So, I took her to the beach, to the mall, to our MAF July 4th celebration. But was her silence just shyness, or was she overwhelmed with all the cultural differences, hungry from not eating rice for every meal, annoyed at my kids’ screams?
Who knows? But what I do know now is that it isn’t easy being a teenager in Borneo. Though this quiet girl was silent as she ate my strange food, quiet when I was trying to straighten out my kids, she was ready to share her story whenever I had a chance to ask.
The daughter of an underpaid, Indonesian pastor, she has spent her life moving from tiny village to tiny village while her parents serve some of the region’s poorest jungle people. Sometimes she understands the language of the other kids. Sometimes she doesn’t.
And since she was 13, she has lived apart from her parents, boarding with teachers, so she can attend middle school, and now high school. The village where her parents work now has only a small elementary school.
So, off she goes, on a boat ride down the river to yet another place where the kids don’t speak her language.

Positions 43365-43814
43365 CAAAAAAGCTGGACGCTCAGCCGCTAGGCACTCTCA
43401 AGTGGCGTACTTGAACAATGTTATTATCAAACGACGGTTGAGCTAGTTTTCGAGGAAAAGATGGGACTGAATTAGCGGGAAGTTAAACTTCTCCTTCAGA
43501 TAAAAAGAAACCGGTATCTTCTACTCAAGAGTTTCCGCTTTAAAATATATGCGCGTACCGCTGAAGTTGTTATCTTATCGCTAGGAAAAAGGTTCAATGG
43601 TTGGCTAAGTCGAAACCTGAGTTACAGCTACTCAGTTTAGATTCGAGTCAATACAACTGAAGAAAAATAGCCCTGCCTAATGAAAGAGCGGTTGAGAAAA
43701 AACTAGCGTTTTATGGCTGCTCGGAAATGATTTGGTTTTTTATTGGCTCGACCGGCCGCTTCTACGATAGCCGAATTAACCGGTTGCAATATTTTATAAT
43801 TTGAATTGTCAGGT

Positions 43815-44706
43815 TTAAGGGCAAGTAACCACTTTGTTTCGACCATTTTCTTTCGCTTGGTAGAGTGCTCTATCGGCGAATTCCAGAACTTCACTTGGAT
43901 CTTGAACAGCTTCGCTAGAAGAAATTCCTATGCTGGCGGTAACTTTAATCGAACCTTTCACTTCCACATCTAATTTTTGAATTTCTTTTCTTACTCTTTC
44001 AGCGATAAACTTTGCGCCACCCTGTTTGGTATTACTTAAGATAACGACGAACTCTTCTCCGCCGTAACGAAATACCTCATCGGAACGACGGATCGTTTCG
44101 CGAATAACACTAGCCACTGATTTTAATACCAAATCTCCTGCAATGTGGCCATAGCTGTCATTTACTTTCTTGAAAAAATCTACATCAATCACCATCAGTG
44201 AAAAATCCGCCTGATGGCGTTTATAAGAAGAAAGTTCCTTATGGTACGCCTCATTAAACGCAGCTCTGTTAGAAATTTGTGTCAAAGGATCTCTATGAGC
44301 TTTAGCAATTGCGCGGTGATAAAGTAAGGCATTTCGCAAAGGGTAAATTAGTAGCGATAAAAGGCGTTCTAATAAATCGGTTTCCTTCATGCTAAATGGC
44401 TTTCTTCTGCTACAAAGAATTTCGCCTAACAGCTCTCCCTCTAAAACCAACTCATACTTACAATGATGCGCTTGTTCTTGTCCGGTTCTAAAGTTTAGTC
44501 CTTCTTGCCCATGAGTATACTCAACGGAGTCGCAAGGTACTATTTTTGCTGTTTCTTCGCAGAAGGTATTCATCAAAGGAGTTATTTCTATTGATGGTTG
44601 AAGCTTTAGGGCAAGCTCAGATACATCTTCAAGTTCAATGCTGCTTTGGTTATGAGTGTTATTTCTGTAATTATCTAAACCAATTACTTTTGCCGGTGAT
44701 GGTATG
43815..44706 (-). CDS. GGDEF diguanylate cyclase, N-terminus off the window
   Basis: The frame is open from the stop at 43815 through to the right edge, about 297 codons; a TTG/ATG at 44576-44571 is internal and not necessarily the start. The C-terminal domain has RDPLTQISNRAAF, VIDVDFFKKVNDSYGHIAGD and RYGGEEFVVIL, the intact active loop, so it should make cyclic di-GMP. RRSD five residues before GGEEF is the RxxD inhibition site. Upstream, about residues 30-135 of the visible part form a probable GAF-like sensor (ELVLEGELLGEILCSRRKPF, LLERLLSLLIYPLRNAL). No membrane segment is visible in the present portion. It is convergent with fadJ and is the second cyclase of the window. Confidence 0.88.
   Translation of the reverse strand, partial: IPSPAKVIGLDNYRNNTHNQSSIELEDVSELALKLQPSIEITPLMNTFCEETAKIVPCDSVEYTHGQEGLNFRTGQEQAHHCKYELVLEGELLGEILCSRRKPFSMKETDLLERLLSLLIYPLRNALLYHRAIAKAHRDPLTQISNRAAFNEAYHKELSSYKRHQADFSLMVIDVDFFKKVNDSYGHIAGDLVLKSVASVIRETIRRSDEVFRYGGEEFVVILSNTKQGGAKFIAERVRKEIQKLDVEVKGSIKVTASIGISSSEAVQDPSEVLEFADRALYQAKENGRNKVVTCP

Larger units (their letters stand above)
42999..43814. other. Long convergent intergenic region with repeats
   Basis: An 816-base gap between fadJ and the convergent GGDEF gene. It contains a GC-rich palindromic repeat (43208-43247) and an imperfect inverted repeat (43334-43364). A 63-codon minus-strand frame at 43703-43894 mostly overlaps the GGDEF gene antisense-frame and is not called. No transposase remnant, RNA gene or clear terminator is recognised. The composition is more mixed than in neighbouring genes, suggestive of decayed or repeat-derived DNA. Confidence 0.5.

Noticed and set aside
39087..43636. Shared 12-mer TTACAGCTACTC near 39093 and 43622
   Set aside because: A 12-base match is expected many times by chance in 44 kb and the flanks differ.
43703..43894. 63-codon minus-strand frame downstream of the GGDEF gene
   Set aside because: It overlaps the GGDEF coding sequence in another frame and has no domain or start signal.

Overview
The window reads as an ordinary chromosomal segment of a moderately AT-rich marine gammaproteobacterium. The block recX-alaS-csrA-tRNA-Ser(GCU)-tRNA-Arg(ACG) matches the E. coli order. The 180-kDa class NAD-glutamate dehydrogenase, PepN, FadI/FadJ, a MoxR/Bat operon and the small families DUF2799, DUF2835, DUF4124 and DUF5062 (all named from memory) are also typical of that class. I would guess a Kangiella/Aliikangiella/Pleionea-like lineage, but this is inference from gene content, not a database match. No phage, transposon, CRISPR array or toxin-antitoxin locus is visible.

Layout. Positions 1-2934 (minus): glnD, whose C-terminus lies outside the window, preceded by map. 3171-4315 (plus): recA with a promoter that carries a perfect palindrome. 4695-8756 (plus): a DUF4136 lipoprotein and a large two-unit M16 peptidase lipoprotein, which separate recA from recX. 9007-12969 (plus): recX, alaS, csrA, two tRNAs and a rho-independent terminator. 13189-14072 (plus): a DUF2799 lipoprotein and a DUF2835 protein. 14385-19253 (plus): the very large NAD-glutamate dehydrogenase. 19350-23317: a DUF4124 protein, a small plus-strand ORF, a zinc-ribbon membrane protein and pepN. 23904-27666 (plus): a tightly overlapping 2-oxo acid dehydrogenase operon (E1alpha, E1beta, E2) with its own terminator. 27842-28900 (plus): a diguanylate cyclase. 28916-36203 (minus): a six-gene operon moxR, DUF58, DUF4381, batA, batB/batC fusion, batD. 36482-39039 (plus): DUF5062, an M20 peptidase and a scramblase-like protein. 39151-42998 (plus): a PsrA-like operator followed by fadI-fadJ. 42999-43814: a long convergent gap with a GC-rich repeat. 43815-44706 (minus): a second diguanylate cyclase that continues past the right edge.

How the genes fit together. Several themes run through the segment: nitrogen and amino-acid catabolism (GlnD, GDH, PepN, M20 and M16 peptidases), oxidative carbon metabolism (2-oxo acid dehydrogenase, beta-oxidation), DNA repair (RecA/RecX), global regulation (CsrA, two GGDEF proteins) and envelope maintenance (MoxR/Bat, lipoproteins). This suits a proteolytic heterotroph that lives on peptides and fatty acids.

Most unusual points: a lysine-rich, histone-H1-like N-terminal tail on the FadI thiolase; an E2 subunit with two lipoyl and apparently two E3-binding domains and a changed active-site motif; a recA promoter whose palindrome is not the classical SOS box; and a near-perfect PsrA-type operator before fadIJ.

Though her school has less than 100 students, they party like kids from the big city. Drinking, drugs, unplanned teenage pregnancies—all the norm. One girl from her school got married at age 14, after learning she was pregnant. Their parents are working from sunup to sundown—in their rice fields. They think their kids are big enough to take care of themselves now. My young friend sees otherwise.
Despite the distance from her own parents, they seem to keep good tabs on her. Checking in on her, visiting her, giving her boundaries and encouragement and advice.
In many ways, her life is so foreign to my own teenage life. She won't be spending her 16th year learning to drive a car on paved roads. No SATs or proms or hanging with friends at the local mall or movie theater or coffee shop. She does hope to go to college--she wants to be a nurse so she can help people. But can her parents afford it? Who knows.
But in some ways, I can relate to her life. The constant moving around. The feeling of never really fitting in. And the desire to someday help people.
On Thursday, we sent her off on an MAF airplane, back to a small town interior, from where she’ll take a three-hour car ride on muddy, rocky jungle roads back to her high school. Back to her own so-called teenage life that is both foreign and familiar.